There is more than meets the eye when it comes to being a laboratory instructor. For example, did you know that they make an average of $19.63 an hour? That's $40,834 a year!
Between 2018 and 2028, the career is expected to grow -1% and produce -1,800 job opportunities across the U.S.
There are certain skills that many laboratory instructors have in order to accomplish their responsibilities. By taking a look through resumes, we were able to narrow down the most common skills for a person in this position. We discovered that a lot of resumes listed organizational skills, resourcefulness and communication skills.
When it comes to the most important skills required to be a laboratory instructor, we found that a lot of resumes listed 27.9% of laboratory instructors included lab equipment, while 14.1% of resumes included lab instructor, and 6.9% of resumes included molecular biology. Hard skills like these are helpful to have when it comes to performing essential job responsibilities.
When it comes to searching for a job, many search for a key term or phrase. Instead, it might be more helpful to search by industry, as you might be missing jobs that you never thought about in industries that you didn't even think offered positions related to the laboratory instructor job title. But what industry to start with? Most laboratory instructors actually find jobs in the education and utilities industries.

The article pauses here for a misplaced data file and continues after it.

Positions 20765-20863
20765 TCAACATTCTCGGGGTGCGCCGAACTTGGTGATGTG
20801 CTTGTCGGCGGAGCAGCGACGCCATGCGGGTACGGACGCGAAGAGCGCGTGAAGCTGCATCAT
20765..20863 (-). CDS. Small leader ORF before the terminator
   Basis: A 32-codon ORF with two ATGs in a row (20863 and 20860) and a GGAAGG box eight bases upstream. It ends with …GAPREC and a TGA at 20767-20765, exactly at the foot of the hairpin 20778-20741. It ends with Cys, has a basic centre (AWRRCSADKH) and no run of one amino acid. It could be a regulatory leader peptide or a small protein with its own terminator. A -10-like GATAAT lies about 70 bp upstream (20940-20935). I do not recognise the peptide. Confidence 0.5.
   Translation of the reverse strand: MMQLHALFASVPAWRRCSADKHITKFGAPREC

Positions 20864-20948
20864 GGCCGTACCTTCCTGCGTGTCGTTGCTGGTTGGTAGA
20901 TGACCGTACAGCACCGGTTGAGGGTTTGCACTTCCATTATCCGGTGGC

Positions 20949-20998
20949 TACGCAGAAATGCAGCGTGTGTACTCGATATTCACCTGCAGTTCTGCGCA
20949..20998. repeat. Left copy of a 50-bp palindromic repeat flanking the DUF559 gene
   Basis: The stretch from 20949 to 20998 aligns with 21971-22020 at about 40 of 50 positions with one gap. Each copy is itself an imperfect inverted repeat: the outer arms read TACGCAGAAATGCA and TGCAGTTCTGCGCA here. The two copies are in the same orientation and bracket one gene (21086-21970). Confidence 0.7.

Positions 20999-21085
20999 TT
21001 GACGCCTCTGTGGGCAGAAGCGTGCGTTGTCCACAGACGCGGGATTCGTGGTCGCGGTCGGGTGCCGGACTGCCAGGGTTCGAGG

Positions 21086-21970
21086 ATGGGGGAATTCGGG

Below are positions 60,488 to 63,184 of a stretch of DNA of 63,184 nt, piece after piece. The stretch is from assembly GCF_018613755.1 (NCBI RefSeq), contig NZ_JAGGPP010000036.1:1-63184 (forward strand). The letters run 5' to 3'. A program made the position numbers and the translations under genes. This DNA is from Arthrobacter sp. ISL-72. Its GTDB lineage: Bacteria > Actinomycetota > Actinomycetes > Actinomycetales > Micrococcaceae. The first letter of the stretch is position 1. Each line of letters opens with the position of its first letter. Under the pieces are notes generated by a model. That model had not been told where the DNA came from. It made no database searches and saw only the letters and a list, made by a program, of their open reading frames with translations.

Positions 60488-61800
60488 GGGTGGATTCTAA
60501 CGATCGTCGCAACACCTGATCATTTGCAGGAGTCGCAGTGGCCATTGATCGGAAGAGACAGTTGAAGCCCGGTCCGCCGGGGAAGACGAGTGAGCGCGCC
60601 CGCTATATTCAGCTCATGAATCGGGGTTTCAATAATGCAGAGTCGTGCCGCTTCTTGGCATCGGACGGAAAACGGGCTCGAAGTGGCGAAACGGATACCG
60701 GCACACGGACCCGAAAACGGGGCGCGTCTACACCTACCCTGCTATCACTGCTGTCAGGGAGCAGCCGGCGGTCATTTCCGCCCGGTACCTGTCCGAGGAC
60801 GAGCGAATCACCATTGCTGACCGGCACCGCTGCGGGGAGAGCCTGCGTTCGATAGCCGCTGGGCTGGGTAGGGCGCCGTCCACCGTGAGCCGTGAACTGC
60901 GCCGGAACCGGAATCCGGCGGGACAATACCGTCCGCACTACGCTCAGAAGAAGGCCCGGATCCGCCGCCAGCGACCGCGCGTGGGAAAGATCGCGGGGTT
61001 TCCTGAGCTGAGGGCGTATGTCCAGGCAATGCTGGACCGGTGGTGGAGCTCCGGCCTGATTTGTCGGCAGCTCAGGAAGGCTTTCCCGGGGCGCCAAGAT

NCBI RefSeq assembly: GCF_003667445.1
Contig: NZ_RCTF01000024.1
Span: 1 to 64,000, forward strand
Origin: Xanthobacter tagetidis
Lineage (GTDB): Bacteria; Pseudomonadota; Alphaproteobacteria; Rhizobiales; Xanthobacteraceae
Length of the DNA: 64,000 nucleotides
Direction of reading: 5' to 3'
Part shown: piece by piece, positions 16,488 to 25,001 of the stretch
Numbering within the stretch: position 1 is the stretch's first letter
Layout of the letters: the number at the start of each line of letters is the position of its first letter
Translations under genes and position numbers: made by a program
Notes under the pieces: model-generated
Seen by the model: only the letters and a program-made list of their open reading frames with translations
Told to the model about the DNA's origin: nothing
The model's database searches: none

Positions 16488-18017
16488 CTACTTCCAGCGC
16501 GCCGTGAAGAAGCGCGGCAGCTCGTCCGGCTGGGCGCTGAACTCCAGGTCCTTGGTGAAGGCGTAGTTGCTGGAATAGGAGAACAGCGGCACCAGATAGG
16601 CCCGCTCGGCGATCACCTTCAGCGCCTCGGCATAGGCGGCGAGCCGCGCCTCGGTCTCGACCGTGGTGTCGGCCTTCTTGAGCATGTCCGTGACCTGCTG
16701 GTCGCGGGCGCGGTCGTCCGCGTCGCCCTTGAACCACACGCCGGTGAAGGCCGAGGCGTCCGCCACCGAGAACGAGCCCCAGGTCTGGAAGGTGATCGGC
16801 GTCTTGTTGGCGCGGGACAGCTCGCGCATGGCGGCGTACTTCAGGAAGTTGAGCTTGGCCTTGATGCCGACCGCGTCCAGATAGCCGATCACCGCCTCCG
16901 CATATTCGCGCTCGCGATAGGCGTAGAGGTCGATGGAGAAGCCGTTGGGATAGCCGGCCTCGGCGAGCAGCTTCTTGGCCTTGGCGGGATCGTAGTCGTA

If you're interested in becoming a laboratory instructor, one of the first things to consider is how much education you need. We've determined that 37.5% of laboratory instructors have a bachelor's degree. In terms of higher education levels, we found that 37.8% of laboratory instructors have master's degrees. Even though most laboratory instructors have a college degree, it's possible to become one with only a high school degree or GED.
Choosing the right major is always an important step when researching how to become a laboratory instructor. When we researched the most common majors for a laboratory instructor, we found that they most commonly earn master's degree degrees or bachelor's degree degrees. Other degrees that we often see on laboratory instructor resumes include doctoral degree degrees or associate degree degrees.
You may find that experience in other jobs will help you become a laboratory instructor. In fact, many laboratory instructor jobs require experience in a role such as research assistant. Meanwhile, many laboratory instructors also have previous career experience in roles such as teaching assistant or internship.